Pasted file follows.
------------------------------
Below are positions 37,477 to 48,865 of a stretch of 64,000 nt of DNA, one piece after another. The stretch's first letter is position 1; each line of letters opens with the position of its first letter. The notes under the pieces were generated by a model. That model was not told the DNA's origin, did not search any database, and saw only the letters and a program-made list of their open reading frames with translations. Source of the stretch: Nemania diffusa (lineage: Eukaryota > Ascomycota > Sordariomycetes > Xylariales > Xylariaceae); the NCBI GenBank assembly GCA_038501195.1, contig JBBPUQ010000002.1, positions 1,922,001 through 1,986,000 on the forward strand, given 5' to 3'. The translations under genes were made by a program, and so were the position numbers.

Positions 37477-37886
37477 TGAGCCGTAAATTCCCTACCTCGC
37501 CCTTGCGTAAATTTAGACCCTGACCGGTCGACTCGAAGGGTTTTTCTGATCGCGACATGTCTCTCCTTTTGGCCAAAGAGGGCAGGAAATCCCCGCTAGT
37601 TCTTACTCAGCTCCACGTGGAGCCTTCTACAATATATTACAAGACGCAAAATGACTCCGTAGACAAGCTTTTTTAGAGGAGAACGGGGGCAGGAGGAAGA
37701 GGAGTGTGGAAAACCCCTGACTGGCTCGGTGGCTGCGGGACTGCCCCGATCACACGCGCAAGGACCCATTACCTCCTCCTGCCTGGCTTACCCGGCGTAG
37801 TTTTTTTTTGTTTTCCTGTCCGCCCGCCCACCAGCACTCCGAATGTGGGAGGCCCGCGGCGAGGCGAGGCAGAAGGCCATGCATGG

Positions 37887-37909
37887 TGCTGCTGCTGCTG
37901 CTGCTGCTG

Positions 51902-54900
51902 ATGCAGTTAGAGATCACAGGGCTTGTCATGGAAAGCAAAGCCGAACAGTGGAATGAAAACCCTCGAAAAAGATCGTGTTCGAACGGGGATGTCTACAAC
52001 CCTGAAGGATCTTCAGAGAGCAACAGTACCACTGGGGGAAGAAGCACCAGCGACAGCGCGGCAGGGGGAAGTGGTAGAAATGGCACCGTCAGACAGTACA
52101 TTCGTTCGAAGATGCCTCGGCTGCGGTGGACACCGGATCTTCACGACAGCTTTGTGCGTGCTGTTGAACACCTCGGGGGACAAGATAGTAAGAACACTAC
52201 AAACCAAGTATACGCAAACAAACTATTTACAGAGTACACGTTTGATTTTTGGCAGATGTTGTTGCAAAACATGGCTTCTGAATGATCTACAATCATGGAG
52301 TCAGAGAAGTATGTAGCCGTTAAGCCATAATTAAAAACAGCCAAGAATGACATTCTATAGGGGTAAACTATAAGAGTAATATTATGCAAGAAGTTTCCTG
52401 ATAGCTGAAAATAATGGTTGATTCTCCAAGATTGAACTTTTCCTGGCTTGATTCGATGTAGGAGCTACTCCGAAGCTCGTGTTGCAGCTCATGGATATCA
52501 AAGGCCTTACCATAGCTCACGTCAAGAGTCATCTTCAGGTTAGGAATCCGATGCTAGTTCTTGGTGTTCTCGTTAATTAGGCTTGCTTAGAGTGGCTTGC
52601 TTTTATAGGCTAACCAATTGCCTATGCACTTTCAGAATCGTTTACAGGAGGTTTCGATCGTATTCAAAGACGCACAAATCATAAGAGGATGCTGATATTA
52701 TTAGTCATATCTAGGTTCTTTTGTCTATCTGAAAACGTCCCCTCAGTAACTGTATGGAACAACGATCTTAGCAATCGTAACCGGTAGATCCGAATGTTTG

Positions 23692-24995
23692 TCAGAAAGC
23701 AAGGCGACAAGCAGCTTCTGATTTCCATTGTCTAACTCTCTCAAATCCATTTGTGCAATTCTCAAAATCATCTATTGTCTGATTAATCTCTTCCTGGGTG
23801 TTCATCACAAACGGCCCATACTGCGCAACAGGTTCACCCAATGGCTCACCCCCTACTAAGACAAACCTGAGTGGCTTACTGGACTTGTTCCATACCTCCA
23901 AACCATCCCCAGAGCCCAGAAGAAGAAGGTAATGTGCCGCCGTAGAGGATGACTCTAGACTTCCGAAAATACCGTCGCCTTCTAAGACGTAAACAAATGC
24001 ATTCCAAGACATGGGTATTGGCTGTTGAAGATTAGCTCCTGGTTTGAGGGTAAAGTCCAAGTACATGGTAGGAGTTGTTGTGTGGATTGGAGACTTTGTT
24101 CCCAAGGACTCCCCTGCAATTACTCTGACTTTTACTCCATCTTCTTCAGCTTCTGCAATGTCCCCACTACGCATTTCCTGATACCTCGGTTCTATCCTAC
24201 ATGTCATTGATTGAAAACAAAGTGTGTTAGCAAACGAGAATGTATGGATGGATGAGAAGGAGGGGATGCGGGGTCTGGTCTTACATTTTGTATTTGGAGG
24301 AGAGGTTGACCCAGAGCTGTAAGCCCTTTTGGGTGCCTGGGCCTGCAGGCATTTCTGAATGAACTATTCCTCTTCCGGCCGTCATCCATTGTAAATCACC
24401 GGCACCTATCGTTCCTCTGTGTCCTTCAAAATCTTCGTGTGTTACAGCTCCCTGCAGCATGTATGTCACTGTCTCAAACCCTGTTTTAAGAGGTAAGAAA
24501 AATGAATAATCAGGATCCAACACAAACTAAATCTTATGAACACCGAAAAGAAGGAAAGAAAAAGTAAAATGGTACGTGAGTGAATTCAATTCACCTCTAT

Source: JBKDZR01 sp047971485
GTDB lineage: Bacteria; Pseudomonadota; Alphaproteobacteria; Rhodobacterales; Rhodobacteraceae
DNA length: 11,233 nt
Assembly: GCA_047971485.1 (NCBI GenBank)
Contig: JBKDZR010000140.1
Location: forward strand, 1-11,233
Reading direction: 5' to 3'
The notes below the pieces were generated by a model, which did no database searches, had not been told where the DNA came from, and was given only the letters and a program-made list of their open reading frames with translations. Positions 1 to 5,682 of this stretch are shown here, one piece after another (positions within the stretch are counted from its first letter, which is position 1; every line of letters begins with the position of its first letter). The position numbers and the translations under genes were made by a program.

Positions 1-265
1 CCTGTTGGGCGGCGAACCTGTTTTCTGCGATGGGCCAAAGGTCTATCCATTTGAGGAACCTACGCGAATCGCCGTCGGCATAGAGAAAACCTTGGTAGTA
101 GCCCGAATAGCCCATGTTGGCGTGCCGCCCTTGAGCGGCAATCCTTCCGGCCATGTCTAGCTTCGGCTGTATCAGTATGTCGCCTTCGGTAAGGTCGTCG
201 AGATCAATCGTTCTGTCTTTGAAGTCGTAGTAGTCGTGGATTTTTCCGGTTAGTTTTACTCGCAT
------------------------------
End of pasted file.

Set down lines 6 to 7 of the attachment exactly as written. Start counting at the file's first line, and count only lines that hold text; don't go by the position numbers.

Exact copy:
37701 GGAGTGTGGAAAACCCCTGACTGGCTCGGTGGCTGCGGGACTGCCCCGATCACACGCGCAAGGACCCATTACCTCCTCCTGCCTGGCTTACCCGGCGTAG
37801 TTTTTTTTTGTTTTCCTGTCCGCCCGCCCACCAGCACTCCGAATGTGGGAGGCCCGCGGCGAGGCGAGGCAGAAGGCCATGCATGG